By tabbykerwin, Nov 4 2019 01:17PM
Today is the start of the week that marks one year since my husband Simon died.
It’s a strange feeling as the last 12 months has gone so fast, yet it feels so long since Simon was here with me; chatting, hugging, supporting, laughing and sharing our life together.
But, as a rule, I’m ok about this week; genuinely.
It seems the belief is that the anniversary of a death should be a really tough day, but I’m desperately trying to flip that trend.
Don’t get me wrong, I’m sad as hell and will cry…but I do that every day, even if it’s only for 1 minute when I something strikes an emotional chord.
But I don’t want to be any sadder on 7th November than I am any other day. I live with the reality, sadness and grief every day that he isn’t here anymore and I’ve made the choice to embrace that reality and not fight it as opposed to letting it overwhelm me and my life.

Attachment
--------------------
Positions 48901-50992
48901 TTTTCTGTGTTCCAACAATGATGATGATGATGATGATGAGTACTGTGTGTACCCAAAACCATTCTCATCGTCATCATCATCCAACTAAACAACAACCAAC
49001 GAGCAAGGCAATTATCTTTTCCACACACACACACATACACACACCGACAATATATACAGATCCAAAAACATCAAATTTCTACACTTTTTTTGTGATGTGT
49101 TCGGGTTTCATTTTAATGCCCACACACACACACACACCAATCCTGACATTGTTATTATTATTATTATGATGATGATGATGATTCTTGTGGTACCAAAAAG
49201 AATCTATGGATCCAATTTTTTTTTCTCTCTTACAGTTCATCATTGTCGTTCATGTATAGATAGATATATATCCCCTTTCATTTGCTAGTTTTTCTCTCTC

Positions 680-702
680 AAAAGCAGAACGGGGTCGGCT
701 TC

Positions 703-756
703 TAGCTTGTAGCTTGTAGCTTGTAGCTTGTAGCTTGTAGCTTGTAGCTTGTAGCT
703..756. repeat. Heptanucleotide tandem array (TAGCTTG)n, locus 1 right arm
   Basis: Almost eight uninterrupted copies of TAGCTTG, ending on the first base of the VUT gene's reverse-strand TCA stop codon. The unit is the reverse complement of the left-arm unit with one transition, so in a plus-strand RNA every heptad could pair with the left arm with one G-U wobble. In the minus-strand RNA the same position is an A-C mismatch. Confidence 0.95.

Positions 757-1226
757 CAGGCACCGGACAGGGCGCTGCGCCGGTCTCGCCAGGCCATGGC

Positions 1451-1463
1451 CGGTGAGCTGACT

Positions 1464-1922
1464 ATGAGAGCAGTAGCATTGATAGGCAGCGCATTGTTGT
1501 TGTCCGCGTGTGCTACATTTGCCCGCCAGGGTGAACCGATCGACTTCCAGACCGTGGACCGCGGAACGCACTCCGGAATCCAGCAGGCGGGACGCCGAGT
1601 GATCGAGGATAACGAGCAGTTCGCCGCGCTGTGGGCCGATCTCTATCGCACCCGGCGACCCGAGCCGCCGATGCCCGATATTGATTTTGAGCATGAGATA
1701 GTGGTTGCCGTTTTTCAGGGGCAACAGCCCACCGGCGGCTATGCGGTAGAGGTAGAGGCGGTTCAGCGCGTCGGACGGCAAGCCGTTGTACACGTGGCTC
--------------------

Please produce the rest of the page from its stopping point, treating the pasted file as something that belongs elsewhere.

I had a wonderful 24 hours with my oldest and best friends of 25 years this weekend and when we sit and chat, we do it with honesty. We know there is no offending each other with our words of truth because they come from a place of love; So, when the following conversation happened, I think it was the best thing I’ve heard in months because it totally hit the nail on the head of the reality of my grief and the possible impending doom of this week’s anniversary.
Friend: “How are you feeling about this week.”
Me: “Actually I’m OK, it’s going to be no worse than any other day since Simon died because they’re all tough.”
Friend: “Well I suppose he has been dead all year!”
I have been chuckling about this for the last 48 hours and it will continue to carry me through with smiles and chuckles, just as Simon would want. That reality and honesty delivered with such true love is exactly what I need; from the right people, obviously.
Now, I get that might seem like the most insensitive thing to say to some people, but if you know me at all or knew my husband you would understand this is entirely appropriate and helpful.